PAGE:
4. What is Manuel Moroun's and the Detroit International Bridge Company's specific role in the project? How have they contributed, monetarily or otherwise? 

They pay for everything and do everything we ask of them. The station owner's wife also helped us plant 1,000 flowers in front of the station.

5. Is there anything else people should know about the effort?

Visit to sign up to become a volunteer.

(Photos provided by John Mohyi and taken by Bruce Griffin.)


Matt said...

Wow -- really interesting effort. Thanks for doing this interview.

I read Brown's statement about the Central Depot. His group proposes a couple of uses:
• Michigan State Police forensic laboratory
• Department of Homeland Security Customs and Border Protection office
• Regional homeland security headquarters
• Trade processing center and border inspections facility
• Intermodal transportation hub

Detroit just finished a transportation hub, so that's probably out. The rest of the options are all national security related -- operations that would keep the public out of the historic space. Yuck! Why not renovate the Depot for use as a cultural center, or an event venue, or a business/nonprofit incubator, or all of the above? If it's structurally sound, it's certainly big enough to hold a wide range of groups.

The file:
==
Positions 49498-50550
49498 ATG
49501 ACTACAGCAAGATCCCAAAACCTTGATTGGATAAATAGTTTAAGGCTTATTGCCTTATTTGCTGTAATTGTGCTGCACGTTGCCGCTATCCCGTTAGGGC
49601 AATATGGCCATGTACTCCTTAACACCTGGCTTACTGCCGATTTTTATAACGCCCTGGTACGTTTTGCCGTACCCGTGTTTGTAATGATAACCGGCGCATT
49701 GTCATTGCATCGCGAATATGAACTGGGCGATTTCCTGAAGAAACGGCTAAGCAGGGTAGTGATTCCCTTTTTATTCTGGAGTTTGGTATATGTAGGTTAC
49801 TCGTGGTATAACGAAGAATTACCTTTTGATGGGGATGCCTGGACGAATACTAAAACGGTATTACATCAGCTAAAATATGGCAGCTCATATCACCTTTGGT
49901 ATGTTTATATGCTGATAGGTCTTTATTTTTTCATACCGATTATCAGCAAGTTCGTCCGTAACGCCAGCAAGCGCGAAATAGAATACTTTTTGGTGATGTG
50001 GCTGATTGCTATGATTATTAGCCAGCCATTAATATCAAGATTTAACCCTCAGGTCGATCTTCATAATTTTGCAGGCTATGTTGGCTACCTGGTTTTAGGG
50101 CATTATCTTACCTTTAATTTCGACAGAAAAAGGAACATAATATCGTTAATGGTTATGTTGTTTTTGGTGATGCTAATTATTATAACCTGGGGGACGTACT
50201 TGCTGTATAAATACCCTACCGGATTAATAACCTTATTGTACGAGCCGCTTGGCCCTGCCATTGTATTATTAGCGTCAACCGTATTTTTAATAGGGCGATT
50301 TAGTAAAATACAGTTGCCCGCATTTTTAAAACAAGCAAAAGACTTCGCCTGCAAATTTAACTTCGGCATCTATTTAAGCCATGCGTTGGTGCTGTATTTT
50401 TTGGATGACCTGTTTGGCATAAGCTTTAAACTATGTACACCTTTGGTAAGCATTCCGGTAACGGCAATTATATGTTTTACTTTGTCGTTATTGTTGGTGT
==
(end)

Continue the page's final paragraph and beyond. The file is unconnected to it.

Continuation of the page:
I wonder how much of the work can be done incrementally, as small piles of funding become available.


Anonymous said...

"Detroit just finished a transportation hub, so that's probably out. "

Not true. Detroit just finished a big bus depot downtown. That doesn't rule out the possibility of creating a rail station, high-speed rail hub, or light-rail transfer station on the proposed Michigan Ave. line.

motz said...

If I remember correctly, Obama has set aside money to fund a high speed rail line and Detroit may be one of the stops between the east coast and Chicago. This would be a fantastic use, if what I remember is true.

What shocks me, and leaves me questioning all of this, is that the ABC is helping greatly in all the efforts. After their years upon years of neglect for this beautiful building and their next-to-nil attempts to do anything with it, why change now? Are they trying to get good publicity so that the public and local officials will change their view on the second span of bridge? This entire situation sounds fishy to me, especially since good ol' Matty is involved.